Traditional neighborhoods fade away
Neighborhoods are just not the same as they used to be.
There was a time when every neighborhood had a telephone pole on just about every corner.
Granted, they added little to the ambience of the neighborhood, but they were useful, functional community bulletin boards, onto which notices were stapled announcing such events as church bazaars, garage and attic sales, lost pets, the local movie house schedule (one screen), local concerts, school plays and other items of local and neighborhood interest.
Alas, most of the newer residential neighborhoods have seen utilities placed underground, thus gradually eliminating the need for these poles. A community voice has been silenced.
A piece of the community has been lost, albeit no one mourns the loss of these otherwise unsightly structures that pierced neighborhood skies.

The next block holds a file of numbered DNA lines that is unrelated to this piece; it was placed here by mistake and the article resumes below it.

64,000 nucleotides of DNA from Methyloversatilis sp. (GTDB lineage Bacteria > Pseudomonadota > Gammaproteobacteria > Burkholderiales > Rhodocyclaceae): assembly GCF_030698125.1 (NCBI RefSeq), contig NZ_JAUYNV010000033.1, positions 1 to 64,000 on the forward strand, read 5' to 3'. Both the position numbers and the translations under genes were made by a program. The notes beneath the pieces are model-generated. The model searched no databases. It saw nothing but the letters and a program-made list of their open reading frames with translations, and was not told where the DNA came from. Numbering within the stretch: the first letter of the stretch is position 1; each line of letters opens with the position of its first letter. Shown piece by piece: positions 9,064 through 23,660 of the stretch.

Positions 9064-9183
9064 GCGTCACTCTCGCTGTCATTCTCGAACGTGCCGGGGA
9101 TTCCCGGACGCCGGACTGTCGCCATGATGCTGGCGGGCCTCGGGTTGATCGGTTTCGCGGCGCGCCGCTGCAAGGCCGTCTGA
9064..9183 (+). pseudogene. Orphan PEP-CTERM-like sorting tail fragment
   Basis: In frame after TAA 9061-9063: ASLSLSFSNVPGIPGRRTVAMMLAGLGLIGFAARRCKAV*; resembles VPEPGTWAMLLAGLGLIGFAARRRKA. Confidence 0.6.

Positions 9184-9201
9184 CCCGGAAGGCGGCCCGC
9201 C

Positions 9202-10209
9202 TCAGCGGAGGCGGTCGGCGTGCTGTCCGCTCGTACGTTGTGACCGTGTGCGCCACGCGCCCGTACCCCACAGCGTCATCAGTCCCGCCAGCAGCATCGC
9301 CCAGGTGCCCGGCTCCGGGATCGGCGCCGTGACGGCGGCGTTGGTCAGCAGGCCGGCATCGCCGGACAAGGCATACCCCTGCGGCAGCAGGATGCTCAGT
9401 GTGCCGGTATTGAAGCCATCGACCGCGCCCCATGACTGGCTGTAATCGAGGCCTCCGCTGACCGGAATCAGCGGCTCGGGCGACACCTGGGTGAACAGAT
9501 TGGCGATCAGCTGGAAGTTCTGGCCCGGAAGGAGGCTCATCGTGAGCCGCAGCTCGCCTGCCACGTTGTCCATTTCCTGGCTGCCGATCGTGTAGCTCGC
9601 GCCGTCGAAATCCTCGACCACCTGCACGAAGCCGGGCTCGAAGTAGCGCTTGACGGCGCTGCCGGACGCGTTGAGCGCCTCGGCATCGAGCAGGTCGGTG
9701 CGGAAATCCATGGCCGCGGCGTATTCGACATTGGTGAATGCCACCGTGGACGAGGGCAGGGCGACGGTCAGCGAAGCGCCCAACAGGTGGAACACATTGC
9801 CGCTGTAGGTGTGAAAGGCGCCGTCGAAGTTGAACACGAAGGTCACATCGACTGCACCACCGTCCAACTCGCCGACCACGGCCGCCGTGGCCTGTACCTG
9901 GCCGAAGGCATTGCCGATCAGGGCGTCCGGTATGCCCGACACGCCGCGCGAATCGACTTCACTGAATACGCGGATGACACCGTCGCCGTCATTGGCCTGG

Squirrels used to use the wires strung from them for their trapeze acts. Now they are relegated to the trees.
And speaking of older neighborhoods, remember when folks declared that they were going out for a “walk around the block”?
They would walk down the front porch steps, and on to the sidewalks which paralleled the streets on every block. Newer neighborhoods don’t have blocks any longer.
Alas, most don’t even have sidewalks. Within these gated communities are winding, sculptured sidewalk-less roads, often ending in cul de sacs.
Blocks and sidewalks are just not “hip” or “chic,” so they, like the telephone poles, have also disappeared.
Where do today’s kids play hopscotch?
Air conditioning has eliminated the need for a comfortable front porch from which to enjoy a cool breeze on a hot sultry summer day.
From porches, folks would greet their neighbors who were walking by on the sidewalks, around the block, checking out the recent current events postings on the telephone poles.
Bit by bit, pieces of neighborhood Americana are disappearing, and I miss them all.
ROBERT H. NUTTALL SR.